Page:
The story of the film is troubled; plot threads in the film’s first (Irish) act are abandoned as the action moves Stateside, and the Nazi-hunting aim feels tacked on, Sorrentino doesn’t seem to care for this in the same way he does about Cheyenne, or feel the same anger he did over the political corruption on display in Il Divo. But that aside, this is a masterful production. Sorrentino’s use of evocative editing, punchy and unexpected musical cues and breathtaking, sometimes puzzling imagery leaves the likes of Drive’s Nicolas Winding Refn in his dust.

From the moment the camera pans down the glacial facade of Dublin’s Aviva Stadium into the relative squalor of a grey Sandymount cul-de-sac, you know you’re in for a visual treat. Sorrentino may be the first filmmaker to find real beauty in modern Dublin. Similarly, his wide, endless shots of American Midwest reveal wonders the likes of which have not been caught on camera since Wim Wenders made Paris, Texas.

There are plenty of delights to be found throughout Cheyenne’s strange odyssey. Kitsch Americana abounds. The strangest of strangers are met, calling to mind the films of the Coen Brothers, littered with their brief, memorable eccentrics. Talking Heads legend David Byrne shows up to dispense advice to Cheyenne and unleash a hypnotic performance of the film’s title track. Harry Dean Stanton, another link to Paris, Texas, appears as a man who claims to have invented the wheeled suitcase.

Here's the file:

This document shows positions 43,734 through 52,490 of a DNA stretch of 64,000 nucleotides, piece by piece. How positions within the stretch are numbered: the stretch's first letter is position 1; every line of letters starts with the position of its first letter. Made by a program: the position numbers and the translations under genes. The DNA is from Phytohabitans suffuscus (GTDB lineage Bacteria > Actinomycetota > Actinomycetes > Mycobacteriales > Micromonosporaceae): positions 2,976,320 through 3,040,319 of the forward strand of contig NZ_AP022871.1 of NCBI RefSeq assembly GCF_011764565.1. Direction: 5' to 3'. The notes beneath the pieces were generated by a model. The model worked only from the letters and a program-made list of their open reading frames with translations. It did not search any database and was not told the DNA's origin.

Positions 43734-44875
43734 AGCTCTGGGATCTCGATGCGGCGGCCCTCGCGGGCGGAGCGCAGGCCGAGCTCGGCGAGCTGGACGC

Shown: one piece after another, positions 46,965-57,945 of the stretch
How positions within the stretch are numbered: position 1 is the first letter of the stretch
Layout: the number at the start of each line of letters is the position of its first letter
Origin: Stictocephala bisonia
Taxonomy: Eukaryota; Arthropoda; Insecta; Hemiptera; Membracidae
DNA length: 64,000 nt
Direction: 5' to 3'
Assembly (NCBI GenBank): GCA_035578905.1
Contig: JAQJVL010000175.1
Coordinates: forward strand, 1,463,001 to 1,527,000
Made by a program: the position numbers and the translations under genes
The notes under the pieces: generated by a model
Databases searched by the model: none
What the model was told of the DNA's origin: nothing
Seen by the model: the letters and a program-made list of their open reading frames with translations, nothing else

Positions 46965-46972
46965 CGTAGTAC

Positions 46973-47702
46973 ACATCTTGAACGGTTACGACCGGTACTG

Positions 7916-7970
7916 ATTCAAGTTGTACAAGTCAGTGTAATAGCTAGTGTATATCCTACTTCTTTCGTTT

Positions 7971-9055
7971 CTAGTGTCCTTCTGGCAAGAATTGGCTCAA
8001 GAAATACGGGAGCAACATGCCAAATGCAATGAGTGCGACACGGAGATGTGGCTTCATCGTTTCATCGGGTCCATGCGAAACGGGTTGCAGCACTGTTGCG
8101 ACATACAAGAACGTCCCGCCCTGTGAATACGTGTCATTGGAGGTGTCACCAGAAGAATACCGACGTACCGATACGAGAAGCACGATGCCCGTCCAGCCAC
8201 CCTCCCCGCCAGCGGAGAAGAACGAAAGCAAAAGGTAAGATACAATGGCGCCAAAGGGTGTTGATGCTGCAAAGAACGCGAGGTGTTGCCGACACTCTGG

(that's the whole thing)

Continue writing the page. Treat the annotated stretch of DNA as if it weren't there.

Frances McDormand puts in a fine performance as Cheyenne’s devoted wife, but with so much of the musician’s history left unexplained, it’s hard to not feel like we’re missing something required to fully understand their relationship. Admirable support is offered up by Judd Hirsch and Kerry Condon, but this is really Sean Penn’s moment in the sun. Playing a character so utterly against type that most of his previous characters would probably want him dead, Penn conjures something familiar and yet confusingly new. He delivers profound, witty, lively comments from the mouth of this zombified goth, and brings surprising depth to a character who borders so precariously on parody.

While the film’s abandoning of its Irish storyline reeks of a bid for tax breaks, there’s no denying a wonderful work of art has been produced here. Sadly, it is not entirely a satisfying one, and the film’s concluding on a number of overly puzzling sequences leaves a sour taste in the mouth unbecoming of what has gone before.

While not the director’s finest work, it is still a noteworthy film, and should launch him swiftly on the international market, while reigniting the career of its star.

3/5

(originally published at http://www.filmireland.net)